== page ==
Trugo, or alternatively TruGo, is a sport or game said to have been invented in the Newport Workshops in the western suburbs of Melbourne, by railway workers in the 1920s. The first club was in the suburb of Yarraville. The requirements for the sport were based on what the railway workers could find: the length of the pitch was the length of a carriage, the goalpost width was the distance between seats, the mallet was a sledge hammer, and the black rings were an internal component of buffers.
Played outdoors on a green similar to that used for lawn bowls (90 feet / 27.4 metres in length for men, 70 feet / 21.3 metres for women), the objective of the game is to score goals or points by striking a rubber ring (wheel) with a mallet though a pair of goal posts. The player stands on a rubber mat and is facing away from the goals, feet either side of the wheel. The short handled mallet is swung between the player's legs to strike the wheel ('tunnel ball' style). The player's opponent ensures that the wheel is safely contained by collecting it in a canvas bag attached to a long pole once the wheel has passed the goal line.
The players swap roles after four wheels have been struck by the first player. Each player has 24 shots, 12 from each end. The player or team with the most goals at the end of the playing period is declared the winner. The sport is played by both men and women; the women's version of the game traditionally has the player strike the ring while standing to one side ('side sweeping style'), and is known as GoTru.
The principal Trugo clubs are Ascot Vale, Brunswick, Port Melbourne, Sandridge, South Melbourne and Yarraville. Clubs closed in recent years include those in Prahran, Carlton, Coburg, Moonee Ponds, Newport, Preston, Reservoir and Williamstown. In 2009 Footscray, the second-oldest trugo club in the state, closed. However, as of early 2016 a group of Footscray residents are working to revive the club and hope to receive Maribyrnong Council's endorsement to resume playing trugo at 139 Buckley St, which is the oldest extant trugo club site.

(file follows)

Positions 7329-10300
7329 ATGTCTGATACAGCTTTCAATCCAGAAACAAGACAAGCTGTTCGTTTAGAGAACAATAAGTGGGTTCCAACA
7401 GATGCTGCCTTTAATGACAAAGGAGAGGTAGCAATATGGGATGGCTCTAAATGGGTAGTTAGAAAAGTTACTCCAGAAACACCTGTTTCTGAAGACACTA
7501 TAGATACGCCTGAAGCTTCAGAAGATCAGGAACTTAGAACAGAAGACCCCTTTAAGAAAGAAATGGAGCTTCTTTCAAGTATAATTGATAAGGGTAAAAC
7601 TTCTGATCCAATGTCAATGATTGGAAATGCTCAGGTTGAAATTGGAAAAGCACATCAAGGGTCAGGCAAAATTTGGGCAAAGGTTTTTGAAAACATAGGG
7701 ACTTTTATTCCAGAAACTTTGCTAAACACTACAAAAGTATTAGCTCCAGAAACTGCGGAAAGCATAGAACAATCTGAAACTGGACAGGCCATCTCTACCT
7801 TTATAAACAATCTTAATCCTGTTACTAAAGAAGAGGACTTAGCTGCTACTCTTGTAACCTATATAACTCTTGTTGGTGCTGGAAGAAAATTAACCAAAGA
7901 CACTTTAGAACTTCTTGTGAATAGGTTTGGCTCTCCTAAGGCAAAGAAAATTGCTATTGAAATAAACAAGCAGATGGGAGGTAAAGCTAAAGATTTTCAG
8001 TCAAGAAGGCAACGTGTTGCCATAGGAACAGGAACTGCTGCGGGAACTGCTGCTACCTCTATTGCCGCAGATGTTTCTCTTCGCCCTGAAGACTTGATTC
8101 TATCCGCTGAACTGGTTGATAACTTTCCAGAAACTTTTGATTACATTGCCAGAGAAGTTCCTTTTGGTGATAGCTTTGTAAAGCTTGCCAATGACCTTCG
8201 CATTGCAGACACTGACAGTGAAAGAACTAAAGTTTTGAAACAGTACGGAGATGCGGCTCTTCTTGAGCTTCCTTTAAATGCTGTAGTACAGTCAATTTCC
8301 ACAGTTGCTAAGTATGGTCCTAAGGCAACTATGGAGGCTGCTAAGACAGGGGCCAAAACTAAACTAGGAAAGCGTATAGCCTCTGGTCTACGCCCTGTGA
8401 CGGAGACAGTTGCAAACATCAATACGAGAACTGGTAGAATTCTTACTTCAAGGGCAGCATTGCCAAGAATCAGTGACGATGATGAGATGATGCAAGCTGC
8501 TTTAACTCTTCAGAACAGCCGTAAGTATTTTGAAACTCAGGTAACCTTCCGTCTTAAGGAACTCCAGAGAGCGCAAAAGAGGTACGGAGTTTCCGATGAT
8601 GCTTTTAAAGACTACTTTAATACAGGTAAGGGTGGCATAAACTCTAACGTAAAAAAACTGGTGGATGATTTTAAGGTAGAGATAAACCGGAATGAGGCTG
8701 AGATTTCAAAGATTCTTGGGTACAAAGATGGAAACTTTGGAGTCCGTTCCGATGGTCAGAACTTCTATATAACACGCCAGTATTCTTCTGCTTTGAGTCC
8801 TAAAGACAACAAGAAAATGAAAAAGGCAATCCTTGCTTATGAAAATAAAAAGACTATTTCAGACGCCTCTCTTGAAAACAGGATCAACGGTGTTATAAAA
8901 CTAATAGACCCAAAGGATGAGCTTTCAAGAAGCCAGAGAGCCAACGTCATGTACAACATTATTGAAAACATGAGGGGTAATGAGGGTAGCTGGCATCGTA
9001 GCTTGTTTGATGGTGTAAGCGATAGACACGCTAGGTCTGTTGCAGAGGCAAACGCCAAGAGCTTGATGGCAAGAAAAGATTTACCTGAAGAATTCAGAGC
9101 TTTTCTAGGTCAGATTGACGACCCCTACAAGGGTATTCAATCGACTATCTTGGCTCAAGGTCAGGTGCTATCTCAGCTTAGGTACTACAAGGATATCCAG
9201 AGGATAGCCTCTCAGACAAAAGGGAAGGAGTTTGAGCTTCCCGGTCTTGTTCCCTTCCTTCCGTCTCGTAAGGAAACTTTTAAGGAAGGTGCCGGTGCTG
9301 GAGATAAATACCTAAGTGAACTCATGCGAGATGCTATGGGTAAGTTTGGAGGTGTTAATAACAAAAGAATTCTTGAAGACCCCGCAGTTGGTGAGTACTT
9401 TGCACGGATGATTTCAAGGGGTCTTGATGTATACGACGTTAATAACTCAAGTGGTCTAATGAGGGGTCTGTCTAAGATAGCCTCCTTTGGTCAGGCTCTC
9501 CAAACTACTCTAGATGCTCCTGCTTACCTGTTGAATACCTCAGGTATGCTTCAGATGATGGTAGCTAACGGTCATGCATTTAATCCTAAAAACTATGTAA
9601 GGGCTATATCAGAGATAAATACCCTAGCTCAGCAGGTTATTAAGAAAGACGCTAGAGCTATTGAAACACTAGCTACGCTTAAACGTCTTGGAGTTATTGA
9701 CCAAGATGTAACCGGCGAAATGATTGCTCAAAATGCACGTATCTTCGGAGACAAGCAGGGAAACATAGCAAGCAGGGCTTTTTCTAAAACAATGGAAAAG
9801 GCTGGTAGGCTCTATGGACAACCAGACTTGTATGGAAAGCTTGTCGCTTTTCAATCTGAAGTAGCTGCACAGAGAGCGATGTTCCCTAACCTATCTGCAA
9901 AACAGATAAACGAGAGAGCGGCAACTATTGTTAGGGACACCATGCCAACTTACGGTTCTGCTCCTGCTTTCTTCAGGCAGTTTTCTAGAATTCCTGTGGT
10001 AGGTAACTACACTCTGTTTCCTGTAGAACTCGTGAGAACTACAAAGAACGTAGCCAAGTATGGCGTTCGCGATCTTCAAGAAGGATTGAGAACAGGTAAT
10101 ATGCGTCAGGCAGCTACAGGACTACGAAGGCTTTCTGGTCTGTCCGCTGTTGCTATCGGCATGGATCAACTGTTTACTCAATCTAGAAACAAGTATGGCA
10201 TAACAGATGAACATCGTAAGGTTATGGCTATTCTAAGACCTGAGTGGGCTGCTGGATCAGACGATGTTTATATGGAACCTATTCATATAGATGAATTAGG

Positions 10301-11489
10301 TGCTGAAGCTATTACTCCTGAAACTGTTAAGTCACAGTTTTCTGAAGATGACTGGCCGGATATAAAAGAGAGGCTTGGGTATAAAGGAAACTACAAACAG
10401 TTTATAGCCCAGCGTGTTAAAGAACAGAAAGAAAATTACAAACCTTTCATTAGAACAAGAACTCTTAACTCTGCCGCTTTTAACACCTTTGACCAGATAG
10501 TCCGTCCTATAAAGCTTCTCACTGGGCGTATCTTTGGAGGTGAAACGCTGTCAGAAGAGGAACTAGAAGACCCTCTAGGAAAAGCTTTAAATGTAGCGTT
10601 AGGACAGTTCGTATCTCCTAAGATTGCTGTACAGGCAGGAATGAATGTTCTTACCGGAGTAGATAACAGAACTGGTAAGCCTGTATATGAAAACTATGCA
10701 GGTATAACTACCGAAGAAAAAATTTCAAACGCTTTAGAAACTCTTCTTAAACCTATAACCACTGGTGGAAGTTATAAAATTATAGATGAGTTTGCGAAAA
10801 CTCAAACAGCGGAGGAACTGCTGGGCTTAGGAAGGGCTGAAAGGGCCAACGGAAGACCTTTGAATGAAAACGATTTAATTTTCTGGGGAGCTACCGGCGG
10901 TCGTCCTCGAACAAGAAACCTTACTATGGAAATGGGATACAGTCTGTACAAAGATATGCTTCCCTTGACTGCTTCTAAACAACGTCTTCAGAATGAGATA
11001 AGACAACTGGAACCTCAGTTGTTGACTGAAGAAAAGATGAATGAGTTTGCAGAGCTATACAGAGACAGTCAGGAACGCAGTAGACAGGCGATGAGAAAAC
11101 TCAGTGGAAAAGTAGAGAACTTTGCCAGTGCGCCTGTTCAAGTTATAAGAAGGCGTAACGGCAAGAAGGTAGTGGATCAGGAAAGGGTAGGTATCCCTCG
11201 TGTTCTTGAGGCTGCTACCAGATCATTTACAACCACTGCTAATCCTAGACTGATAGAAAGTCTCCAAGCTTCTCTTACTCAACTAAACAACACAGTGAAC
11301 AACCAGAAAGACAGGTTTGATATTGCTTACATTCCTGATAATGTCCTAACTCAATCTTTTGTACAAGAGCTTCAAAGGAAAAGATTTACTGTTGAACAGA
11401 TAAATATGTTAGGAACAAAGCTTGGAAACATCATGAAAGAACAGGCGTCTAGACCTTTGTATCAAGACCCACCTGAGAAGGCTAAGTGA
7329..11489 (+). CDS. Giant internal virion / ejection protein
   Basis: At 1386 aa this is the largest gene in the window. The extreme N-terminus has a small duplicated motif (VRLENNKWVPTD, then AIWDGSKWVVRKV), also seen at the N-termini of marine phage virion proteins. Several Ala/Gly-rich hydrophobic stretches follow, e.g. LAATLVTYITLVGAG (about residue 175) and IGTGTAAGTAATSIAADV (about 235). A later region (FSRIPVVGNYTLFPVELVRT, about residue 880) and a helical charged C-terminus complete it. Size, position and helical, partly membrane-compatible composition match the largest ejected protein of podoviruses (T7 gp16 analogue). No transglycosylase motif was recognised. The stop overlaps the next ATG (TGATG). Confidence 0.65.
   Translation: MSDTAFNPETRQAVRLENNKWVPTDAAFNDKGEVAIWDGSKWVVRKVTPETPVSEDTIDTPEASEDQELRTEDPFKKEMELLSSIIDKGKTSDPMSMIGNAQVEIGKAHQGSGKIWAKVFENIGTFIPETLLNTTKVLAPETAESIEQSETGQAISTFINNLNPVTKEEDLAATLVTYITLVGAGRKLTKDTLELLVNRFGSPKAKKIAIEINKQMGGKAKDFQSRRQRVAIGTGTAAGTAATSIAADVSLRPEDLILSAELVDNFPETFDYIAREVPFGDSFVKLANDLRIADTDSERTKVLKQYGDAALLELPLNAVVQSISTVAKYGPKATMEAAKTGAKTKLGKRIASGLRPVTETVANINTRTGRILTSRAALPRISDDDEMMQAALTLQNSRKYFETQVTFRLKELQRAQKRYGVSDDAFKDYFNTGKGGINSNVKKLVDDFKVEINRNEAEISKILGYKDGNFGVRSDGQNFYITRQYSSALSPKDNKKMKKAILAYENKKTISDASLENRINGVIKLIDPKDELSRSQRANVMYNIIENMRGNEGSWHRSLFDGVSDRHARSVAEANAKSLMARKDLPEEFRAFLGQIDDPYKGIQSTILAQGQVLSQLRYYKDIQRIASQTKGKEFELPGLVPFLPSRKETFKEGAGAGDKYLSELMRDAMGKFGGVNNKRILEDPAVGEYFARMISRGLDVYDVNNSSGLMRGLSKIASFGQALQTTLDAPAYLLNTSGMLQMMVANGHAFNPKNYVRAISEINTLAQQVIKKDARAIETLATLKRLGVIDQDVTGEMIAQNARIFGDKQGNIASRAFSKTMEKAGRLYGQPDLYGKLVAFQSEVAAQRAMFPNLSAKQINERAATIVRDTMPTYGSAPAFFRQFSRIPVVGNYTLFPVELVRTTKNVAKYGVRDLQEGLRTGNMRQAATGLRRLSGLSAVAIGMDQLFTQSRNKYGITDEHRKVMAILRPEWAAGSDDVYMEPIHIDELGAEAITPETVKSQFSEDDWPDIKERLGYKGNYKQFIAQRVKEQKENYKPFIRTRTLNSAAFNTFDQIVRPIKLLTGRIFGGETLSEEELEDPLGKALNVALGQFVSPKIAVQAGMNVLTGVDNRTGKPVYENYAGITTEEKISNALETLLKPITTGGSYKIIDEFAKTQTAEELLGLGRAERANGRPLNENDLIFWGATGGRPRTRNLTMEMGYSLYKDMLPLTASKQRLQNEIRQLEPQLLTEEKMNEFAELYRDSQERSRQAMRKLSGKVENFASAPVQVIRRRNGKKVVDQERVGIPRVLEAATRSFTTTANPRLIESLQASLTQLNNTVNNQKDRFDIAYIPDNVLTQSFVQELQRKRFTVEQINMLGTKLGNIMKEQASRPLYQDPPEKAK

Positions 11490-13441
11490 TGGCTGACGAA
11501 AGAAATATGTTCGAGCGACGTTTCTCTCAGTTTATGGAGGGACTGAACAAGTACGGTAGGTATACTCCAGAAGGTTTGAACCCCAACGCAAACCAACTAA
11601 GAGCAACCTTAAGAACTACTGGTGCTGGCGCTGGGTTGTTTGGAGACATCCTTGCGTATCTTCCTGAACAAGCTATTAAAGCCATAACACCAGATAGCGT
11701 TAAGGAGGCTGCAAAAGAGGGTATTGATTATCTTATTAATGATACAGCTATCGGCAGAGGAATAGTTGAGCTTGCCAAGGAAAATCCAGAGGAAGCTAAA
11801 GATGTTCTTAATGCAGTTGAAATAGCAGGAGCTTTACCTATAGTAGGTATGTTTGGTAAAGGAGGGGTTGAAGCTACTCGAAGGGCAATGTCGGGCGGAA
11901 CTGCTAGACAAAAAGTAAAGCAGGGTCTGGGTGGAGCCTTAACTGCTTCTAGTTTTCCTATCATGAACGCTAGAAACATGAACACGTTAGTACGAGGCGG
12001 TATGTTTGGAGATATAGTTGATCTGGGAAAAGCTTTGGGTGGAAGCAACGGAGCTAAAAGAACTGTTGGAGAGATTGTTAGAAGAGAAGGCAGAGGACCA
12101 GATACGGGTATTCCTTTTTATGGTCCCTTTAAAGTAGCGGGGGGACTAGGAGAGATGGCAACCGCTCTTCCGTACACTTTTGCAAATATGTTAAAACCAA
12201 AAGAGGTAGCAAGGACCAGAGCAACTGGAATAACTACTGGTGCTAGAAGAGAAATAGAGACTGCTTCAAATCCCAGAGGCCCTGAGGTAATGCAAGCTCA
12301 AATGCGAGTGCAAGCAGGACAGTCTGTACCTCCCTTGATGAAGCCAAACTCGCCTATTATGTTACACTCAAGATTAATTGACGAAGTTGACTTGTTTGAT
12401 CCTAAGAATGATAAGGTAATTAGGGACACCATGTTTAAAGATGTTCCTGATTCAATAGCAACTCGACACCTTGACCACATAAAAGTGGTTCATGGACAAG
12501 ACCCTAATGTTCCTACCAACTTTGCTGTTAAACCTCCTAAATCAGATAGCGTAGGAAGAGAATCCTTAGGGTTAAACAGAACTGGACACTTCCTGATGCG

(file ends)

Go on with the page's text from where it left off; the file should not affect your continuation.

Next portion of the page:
- "3.4.3 Railway Workshops" (PDF). Hobsons Bay Heritage Study - Volume 1b: Thematic Environmental History. Hobsons Bay City Council. October 2003. Retrieved 2008-11-17.
- Dinah Arndt (April 1, 2009). "Trugo, trugo-ing, trugone: death knell for a sport". The Age. theage.com.au. Retrieved 2009-04-04.
- Susan Cram, presented by Justin Murphy (August 1, 2004). "The Game Of Trugo". Rewind (ABC TV). www.abc.net.au. Retrieved 2009-04-04.
- Matt Preston (February 7, 2009). "Bourdain's quail of a time". The Age. theage.com.au. Retrieved 2009-04-04.
- "Push for a true-go at restoring club". Retrieved 2016-08-23.
- Maribyrnong Council (2016). "139 Buckley Street, Seddon (former Trugo Club) report" (PDF).
- Maribyrnong Council (2006). "Footscray Trugo Club Pavilion and Grounds: Conservation Analysis" (PDF).
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